The Vogeler Senate Campaign

— Marc Sanson, Mike Wunsch and Rae Vogeler

WITH JUST FOUR months until the general election, Green Party candidate Rae Vogeler has established herself as the main opposition to millionaire incumbent Senator Herb Kohl. Vogeler’s campaign took off last September when the mother of two decided that Wisconsin needed a Senator to stand up for working people, end the war, and fund good jobs, quality education and affordable health care:

The Iraq War has gone from bad to worse, costing us $100,000 a minute. Thousands have died and been injured – both soldiers and Iraqi civilians. Hurricane Katrina has badly damaged several states, devastating many people’s lives. We’ve got global warming, an education system in crisis, and a lack of family-supporting jobs. Forty five million people are without healthcare, and the national debt is a staggering 8.4 trillion dollars. In response to these looming crises, Washington serves up more of the same: more tax cuts for the rich, more pandering to oil and big business, ’staying the course’ in Iraq, and recklessly spending away our future for unlimited war. My view is different. I believe we must confront our problems head on. The choices we make now will determine the kind of world our children will live in.

The Rae Vogeler campaign calls for:

WThe campaign is holding listening sessions all over the state. People are telling us that they are stretched financially and are sick and tired of endless war. The average wage in Wisconsin has increased only 68 cents in the last 25 years, while military contractors are making a thousand dollars a day in Iraq.

Wisconsin has the highest poverty growth rate in the country. In Milwaukee, over 40% of the kids are in poverty. People are working two and three jobs just to make ends meet. Meanwhile across the state, schools are shutting down for lack of funds. Parent teacher organizations are trying to raise money for the basics, like books, lab equipment, and even toilet paper.

“This campaign is about peace, war and class,” says Vogeler. “Kohl is a multi-millionaire war hawk who represents the interests of the rich and powerful – oil companies, credit card companies, and the defense industry. This is reflected in his votes for Bush’s Energy Bill, the Bankruptcy Bill, tax cuts for the rich, and the Iraq War.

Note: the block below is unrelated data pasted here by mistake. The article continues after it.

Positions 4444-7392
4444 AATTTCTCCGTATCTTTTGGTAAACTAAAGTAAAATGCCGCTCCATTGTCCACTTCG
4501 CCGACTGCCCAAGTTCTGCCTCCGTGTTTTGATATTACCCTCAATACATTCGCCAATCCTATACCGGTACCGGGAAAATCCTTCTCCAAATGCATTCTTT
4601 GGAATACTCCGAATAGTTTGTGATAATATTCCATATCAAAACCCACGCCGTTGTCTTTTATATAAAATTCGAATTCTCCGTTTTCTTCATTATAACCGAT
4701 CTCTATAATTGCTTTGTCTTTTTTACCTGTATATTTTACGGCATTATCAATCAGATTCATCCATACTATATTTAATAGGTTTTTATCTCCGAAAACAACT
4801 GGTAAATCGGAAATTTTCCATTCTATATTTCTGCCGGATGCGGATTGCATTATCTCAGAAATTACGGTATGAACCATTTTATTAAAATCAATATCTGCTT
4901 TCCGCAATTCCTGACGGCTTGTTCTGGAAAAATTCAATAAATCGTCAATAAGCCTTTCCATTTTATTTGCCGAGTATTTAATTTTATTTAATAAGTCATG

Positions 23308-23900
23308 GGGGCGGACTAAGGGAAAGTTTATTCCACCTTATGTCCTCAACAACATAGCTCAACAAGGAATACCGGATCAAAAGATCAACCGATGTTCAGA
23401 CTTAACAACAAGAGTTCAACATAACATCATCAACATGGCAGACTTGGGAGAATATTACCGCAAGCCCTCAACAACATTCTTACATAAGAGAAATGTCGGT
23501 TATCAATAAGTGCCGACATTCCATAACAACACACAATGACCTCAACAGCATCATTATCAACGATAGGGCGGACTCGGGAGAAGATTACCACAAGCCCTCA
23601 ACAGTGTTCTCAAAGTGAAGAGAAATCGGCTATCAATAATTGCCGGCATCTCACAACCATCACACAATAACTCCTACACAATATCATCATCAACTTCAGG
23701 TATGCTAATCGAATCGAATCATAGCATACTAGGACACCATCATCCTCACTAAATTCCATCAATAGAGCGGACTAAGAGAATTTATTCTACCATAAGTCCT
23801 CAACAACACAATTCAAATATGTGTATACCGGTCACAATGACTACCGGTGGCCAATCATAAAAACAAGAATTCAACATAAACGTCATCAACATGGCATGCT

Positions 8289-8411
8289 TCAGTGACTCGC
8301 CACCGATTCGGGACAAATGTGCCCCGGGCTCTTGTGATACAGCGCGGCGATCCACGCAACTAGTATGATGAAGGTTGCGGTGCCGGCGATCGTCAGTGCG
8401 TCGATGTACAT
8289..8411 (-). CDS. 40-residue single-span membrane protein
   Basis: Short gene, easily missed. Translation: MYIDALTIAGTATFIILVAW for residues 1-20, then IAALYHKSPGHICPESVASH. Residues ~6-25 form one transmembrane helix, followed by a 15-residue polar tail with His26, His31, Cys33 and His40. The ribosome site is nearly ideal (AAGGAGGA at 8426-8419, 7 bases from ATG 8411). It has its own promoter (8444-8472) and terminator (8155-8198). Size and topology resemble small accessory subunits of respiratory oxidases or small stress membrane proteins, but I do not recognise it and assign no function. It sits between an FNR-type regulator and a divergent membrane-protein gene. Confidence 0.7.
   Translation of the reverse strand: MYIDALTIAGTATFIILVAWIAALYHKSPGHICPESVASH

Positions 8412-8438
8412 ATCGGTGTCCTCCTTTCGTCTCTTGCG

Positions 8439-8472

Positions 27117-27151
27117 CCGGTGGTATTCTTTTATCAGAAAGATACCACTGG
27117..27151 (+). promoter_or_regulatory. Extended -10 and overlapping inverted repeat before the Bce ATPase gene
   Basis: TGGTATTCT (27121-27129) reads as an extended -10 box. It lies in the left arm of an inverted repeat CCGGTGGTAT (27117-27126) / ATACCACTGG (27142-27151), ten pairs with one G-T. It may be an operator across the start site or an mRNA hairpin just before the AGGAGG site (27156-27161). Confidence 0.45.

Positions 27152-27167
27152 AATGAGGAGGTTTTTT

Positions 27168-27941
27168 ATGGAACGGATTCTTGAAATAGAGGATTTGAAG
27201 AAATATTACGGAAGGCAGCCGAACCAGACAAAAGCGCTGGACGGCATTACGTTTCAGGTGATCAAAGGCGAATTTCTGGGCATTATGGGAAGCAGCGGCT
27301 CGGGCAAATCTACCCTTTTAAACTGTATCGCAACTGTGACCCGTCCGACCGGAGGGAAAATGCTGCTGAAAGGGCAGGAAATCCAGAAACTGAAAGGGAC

“I am a working mom who represents the interests of working people. I, like other folks in Wisconsin, am finding it harder and harder to put food on the table. I know what it’s like to work for a living, lose a job, go without healthcare, and try to scrape by for the future – for retirement and college expenses. As I’m touring the state, people can relate to me because I’m an everyday person like them.”

The U.S. Green Party highlights Rae Vogeler’s campaign as one of their three main targeted campaigns nationally. Her campaign got a boost recently with the addition of longtime Green activist and national party co-chair Marc Sanson as campaign manager. According to Sanson, “Rae’s campaign is about the people of Wisconsin. She’s not running to represent the wealthy interests that already have a voice in Washington. She’s running to give a voice to the rest of Wisconsin – the farmers, small businesses and working families. That is our constituency.”

Herb Kohl is one of the richest politicians in Washington. Facing Kohl’s nearly unlimited resources is no small task for the campaign, which Sanson says is committed to collecting contributions from the people of Wisconsin who want to see a change. “Herb Kohl doesn’t take contributions from folks like us because he claims ’he’s nobody’s senator but yours’ but the reality is, Kohl is nobody’s senator but his own.”

Vogeler explains, “It’s not easy asking working people for contributions to my campaign but that’s what I have to do to be different from the other Senators who get their funds from wealthy interests and lobbyists.”

The campaign’s strategy involves establishing six coordinated organizations matching Wisconsin’s major media markets and bioregions with coordinators in each of the state’s 72 counties. An early August tour throughout the state projected stops in all 22 cities where voters passed a referendum calling for troop withdrawal last April.

For more information, to contribute or to volunteer, visit the campaign’s website or email Sanson directly at msanson(@)gp(.)org (remove brackets).

ATC 124, September–October 2006